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Director Nik Sheehan on 'FLicKer'
by Geoffrey D. Roberts

 “I admire people who seek to revolutionize human consciousness, whether they succeed or not,” director Nik Sheehan said in a recent e-mail interview about FLicKer. Sheehan’s film, an official selection of the 2008 Hot Docs Canadian International Documentary Festival, focuses on the late Brion Gysin, an artist who invented the Dream Machine.

Users of this machine experience hallucination, trances and drugless highs, but they can come down from these highs if they open their eyes. “The Dream Machine is an artwork meant to be looked at with eyes closed, so whatever you see is inside your own head, and will be different in each person,” Sheehan reported. “The viewer becomes the artist. I think Gysin was saying this must be the end of art because where could you possibly go from there?  He might be right.”

Fascinated with Gysin’s Dream Machine, Sheehan hired a prop shop to create one for him. “It is quite difficult to make a real one, and Mike, the fellow from the prop shop I eventually hired, put far more work into it than the money he was paid would warrant.  But he became fascinated with the machine, and spent many hours getting it right,” Sheehan explained.

A dream machine is constructed using a 100-watt light bulb, a motor and a rotating cylinder and cut-outs. A person then takes this device, sets it on a record player and lets it spin around at a specific speed. Someone sits in front of it with his or her eyes closed, and if the machine works correctly, that person experiences a high without the use of drugs.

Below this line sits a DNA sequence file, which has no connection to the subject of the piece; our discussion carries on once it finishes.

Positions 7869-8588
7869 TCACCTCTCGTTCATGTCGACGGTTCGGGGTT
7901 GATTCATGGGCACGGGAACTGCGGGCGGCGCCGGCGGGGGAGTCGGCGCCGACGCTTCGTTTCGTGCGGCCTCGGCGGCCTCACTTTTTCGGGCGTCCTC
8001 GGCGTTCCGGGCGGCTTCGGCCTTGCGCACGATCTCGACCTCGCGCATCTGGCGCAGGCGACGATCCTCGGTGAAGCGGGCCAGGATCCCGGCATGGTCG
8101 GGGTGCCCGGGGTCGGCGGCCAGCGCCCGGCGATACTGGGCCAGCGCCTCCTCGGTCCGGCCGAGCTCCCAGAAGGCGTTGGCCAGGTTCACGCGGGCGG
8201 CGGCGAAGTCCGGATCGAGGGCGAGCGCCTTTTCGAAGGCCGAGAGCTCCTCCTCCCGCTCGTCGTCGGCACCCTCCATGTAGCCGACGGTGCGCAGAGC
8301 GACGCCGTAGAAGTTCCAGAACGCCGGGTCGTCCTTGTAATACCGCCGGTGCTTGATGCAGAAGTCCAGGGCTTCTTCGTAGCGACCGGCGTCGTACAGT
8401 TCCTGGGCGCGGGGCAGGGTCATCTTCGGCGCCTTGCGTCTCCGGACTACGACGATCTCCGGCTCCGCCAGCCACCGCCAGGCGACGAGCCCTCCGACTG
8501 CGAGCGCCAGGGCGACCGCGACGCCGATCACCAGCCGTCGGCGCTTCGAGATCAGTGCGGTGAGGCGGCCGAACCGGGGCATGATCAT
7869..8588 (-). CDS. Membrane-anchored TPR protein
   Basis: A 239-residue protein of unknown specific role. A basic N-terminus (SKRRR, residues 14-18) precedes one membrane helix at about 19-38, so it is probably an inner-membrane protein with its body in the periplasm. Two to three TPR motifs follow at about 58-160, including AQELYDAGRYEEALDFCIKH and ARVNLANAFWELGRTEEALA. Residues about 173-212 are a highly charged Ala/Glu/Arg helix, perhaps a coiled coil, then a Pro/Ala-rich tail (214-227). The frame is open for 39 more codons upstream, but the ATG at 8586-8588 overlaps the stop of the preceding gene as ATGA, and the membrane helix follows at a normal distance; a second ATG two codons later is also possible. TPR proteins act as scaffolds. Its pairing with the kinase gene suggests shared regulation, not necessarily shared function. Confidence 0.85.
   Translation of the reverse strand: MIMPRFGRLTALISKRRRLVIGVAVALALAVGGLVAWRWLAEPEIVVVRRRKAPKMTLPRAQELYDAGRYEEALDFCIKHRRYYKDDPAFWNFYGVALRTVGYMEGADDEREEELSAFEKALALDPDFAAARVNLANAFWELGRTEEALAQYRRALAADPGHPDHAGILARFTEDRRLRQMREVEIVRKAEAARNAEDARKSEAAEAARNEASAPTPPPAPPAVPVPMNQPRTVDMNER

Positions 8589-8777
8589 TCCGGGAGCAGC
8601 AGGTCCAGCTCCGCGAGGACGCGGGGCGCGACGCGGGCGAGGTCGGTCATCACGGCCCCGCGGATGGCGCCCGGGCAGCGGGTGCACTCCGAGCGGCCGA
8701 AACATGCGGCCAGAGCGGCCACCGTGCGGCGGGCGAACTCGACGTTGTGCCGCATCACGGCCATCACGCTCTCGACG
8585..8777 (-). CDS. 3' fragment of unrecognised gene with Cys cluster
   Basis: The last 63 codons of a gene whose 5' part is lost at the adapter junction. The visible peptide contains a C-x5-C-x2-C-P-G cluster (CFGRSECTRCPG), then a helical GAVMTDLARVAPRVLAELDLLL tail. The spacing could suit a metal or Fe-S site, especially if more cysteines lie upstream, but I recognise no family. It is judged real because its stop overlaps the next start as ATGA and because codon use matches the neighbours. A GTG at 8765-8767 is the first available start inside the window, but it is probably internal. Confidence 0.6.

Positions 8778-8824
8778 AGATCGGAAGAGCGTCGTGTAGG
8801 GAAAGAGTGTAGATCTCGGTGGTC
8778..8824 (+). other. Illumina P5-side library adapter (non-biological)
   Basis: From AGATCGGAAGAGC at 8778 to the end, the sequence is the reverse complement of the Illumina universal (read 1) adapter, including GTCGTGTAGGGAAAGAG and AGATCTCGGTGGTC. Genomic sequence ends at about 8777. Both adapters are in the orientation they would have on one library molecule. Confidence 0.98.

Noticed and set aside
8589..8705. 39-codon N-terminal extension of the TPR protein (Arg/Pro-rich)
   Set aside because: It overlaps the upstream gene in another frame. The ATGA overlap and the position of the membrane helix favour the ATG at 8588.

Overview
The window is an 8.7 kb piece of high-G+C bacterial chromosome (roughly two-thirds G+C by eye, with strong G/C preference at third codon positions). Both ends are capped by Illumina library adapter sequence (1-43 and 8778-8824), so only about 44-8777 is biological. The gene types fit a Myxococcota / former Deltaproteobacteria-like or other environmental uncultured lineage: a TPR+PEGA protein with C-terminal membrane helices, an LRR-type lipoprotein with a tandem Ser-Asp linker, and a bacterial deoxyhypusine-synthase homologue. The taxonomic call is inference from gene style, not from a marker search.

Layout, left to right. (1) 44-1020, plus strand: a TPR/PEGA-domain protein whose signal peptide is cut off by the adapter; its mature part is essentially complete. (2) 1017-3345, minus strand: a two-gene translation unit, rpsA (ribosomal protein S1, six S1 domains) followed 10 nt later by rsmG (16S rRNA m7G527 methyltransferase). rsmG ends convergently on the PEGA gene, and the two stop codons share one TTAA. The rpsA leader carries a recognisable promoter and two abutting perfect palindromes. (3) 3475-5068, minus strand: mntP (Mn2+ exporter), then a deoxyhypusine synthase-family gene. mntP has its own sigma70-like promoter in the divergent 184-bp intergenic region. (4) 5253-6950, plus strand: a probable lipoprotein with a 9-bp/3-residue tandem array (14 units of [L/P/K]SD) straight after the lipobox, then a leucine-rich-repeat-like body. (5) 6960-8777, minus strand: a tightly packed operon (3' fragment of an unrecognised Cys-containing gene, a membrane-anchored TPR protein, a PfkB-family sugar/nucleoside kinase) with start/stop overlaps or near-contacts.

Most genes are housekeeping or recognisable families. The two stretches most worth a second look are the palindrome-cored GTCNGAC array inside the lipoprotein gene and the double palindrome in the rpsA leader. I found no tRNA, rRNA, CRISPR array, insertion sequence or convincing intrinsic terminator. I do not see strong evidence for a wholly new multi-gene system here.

“The Dream Machine is based on a common phenomenon of nature called ‘flicker.’ This is stroboscopic light between 8 and 13HZ, the same frequency as alpha waves in your brain, those associated with dreaming and visions. Most people have probably experienced a form of flicker when driving by trees with the sun setting behind them. Different people get different effects from the dream machine, ranging from full blown hallucinations to nothing at all.”

Sheehan himself experienced visions while using his own home-made dream machine. “At first I wasn’t sure if the Dream Machine actually works, and I didn’t really care -- it is a beautiful metaphor and looks very cool,” he stated. “But when I brought it home the first time and set it up, I was astonished to experience a powerful hallucination of angels flying through the sky towards me.” 

Gysin’s art, poetry and calligraphy also intrigued Sheehan, who decided to immerse audiences in Gysin’s bizarre universe through his documentary. In the beginning, the art world didn’t think much of Gysin and brushed him aside, thinking he had copied many of his ideas from those whose work was similar to his when, in fact, they were original.

Gysin believed his Dream Machine and the high it created would revolutionize human consciousness. Does Sheehan agree? “Yes, I think it is possible. After seeing or reading a powerful work of art, whether the Mona Lisa or Les Miserables (the book, though for some, perhaps, the musical), I think you could argue human consciousness is forever altered.”

According to Sheehan, Gysin always had admirers in the art world, just not the right establishment admirers for the time. ”Reportedly, he was difficult to deal with at times, though in the end his career suffered from that phenomenon everyone in the arts is familiar with: bad timing.”

(FLicKer screens on April 23 and April 26 at the 2008 Hot Docs Canadian International Documentary Festival. For tickets, call the festival box office at 416-637-5150 or go to . To find out more about this film, please visit the official website.)

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